Save us from the newspaper CEOs

While talking this week with Christine Lopes, executive director of Common Cause of Rhode Island, I asked her -- just for fun -- whether she had any bright ideas to stop the bleeding that's rampant in the newspaper industry.

This is a matter of no small import for Rhode Islanders, and even the ProJo-haters among the commenters on RI's Future and Anchor Rising. While blogs can take up some of the slack from newspapers and do some fine work of their own, they generally can't replace the serious investigative reporting done by newspapers. Here in the Ocean State, the ProJo has long led the way in rooting out official wrongdoing and fighting for the public's right to know.

Which is why anyone concerned about civic culture should read this Eric Alterman piece in the Nation. An excerpt:

Corporate responses have also included: asking an already dispirited staff to take a 10 percent pay cut (the Boston Globe); raising the newsstand price by 33 to 50 percent (Gannett, the Wall Street Journal); drastically reducing the newspaper's news/advertising ratio (all Tribune papers); turning the paper's Sunday magazine over to the business staff (the Los Angeles Times); reducing the physical size of the newspaper and cutting down on the news hole (everyone); buying out experienced, knowledgeable staff members and replacing them with underpaid novices (everyone); and closing foreign and national bureaus (almost everyone).

Virtually the only expense still intact is executive pay. On the Recovering Journalist blog, Mark Potts notes that the average compensation among the thirteen public-company newspaper CEOs was just under $6 million a year in 2007, according to corporate proxy filings with the SEC. These figures, one can only conclude, are entirely unrelated to performance.

The dearth of decent ideas designed to save newspapers -- or reinvent them for the digital age in ways that preserve their crucial democratic functions -- is curious and depressing. It's curious because some of the smartest, most ambitious and most civic-minded people in America are deeply engaged with the problem. It is depressing because the only ones with the self-confidence to undertake radical measures appear to be completely off their respective rockers.

Take the example of the Tribune Company's new owner, Sam Zell. Leaving aside his penchant for potty-mouth rejoinders for those who question his judgment, Zell has done nothing to slow the slide in the company's fortunes and much to accelerate it. Scrambling like mad for cash to service the company's debt, Zell sold off the profitable Newsday and borrowed $300 million against future earnings, a clear sign of panic. To advise him on long-term strategy, he has appointed as "chief innovation officer" Lee Abrams, a man who was apparently surprised to learn that reports datelined "Baghdad" are actually produced by reporters in Baghdad. His suggestion: "photos of the reporter with Iraqi kids" to advertise this fact.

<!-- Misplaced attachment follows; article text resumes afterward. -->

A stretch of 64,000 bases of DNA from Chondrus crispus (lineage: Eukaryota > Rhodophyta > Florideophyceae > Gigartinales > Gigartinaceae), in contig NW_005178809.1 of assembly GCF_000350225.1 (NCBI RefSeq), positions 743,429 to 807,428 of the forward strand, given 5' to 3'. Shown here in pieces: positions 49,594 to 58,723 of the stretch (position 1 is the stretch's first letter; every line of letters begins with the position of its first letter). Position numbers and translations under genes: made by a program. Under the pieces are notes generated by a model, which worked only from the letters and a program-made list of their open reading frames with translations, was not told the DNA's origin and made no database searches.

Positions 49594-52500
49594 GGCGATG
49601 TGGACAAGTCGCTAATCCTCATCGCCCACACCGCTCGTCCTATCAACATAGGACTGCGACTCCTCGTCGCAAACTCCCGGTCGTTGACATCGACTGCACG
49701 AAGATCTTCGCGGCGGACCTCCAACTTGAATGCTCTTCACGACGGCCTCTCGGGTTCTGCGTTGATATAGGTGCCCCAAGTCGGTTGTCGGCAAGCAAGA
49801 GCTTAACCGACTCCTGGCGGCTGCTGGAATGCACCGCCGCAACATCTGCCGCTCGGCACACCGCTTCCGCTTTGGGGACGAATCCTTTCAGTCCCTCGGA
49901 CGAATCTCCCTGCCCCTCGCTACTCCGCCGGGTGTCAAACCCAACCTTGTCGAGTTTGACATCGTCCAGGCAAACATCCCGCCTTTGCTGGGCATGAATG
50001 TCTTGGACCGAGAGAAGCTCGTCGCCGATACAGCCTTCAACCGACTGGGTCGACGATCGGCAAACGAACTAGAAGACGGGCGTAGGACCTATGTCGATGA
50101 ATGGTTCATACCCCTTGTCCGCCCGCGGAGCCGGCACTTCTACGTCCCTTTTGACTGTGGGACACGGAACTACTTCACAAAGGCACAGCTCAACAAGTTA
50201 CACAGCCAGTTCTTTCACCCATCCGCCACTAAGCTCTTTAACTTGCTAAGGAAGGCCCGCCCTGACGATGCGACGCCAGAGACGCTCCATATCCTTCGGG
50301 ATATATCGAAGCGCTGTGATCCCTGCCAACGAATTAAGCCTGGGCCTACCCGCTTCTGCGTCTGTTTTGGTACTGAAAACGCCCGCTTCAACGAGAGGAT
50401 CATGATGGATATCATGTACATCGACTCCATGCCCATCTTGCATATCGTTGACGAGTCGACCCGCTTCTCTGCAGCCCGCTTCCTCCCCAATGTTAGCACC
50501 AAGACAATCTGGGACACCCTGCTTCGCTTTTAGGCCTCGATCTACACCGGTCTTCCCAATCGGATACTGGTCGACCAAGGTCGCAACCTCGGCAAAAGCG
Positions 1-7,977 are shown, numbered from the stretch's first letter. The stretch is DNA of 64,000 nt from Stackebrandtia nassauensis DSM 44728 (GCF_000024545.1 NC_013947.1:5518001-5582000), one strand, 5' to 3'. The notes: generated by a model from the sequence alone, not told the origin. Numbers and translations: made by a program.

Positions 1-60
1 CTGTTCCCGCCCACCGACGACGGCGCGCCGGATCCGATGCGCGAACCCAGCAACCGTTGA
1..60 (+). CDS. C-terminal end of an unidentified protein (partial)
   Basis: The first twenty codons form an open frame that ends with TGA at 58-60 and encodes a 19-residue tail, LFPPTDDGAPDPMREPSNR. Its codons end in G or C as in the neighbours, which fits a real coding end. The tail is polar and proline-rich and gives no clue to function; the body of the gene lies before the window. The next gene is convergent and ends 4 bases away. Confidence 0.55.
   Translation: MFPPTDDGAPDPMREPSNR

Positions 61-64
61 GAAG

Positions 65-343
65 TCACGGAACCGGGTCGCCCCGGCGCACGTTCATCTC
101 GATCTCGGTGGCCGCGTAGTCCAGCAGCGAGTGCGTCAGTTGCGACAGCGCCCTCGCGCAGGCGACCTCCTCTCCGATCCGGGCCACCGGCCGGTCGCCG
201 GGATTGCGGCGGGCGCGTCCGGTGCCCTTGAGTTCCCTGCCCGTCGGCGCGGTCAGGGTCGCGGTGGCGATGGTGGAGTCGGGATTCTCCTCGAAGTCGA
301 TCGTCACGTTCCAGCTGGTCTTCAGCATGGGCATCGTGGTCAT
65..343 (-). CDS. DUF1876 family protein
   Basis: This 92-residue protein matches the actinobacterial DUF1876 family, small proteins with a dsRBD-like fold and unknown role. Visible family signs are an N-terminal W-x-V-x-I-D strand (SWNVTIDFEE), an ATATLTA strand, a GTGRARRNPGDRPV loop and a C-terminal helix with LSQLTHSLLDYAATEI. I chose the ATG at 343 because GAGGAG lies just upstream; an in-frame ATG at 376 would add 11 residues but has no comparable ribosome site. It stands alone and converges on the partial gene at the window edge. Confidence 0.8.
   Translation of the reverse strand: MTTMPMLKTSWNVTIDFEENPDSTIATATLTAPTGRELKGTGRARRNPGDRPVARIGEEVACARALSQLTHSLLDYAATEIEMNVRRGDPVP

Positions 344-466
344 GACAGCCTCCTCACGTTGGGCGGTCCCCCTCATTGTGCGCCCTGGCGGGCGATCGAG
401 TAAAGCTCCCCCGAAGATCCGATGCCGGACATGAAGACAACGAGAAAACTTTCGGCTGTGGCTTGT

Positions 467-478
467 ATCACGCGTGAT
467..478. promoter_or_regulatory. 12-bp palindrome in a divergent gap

Writing on his blog, Abrams mused that newspapers were "TOO NPR," (caps in original), which he found "a bit elitist." He would rather have newspapers "study the feel of a well honed All News Radio station," which he defines as "being INTELLIGENT... not intellectual."

The more one listens to the men and women at the top of the industry, the more it becomes obvious that the survival of the newspaper -- the primary information-gathering and knowledge-disseminating instrument of American democracy -- is going to have to come from somewhere else. Sure, the blogosphere makes some invaluable contributions and a few foundations are rising to the challenge of funding investigative journalism. Carnegie Corporation president Vartan Gregorian recently suggested to me that universities might attach a small fee to their students' tuition -- like an activities fee -- to pay for the newspaper subscription of their choice. This would improve the newspapers' bottom line, give their advertisers access to a coveted demographic and, if successful, would inculcate in the students the habit of newspaper reading as they approach maturity as voting citizens. It's a great idea, and unlike most of what one hears at these conferences, it is on scale with the problem. Unfortunately, young people do not appear to want to pick up a newspaper, even for free. They often leave them lying around, even at journalism schools, where they are distributed gratis.

In response to my question, Lopes didn't have much of an answer -- not that she should (it's not her job). But it remains a concern for all of us. The ProJo is getting ready to roll out a much ballyhooed and perhaps dubious "women's intiative." If it can help RI's big daily to make money, maybe that's not a bad thing. The bottom line, though, is that the erosion of newspapers hurts us all.

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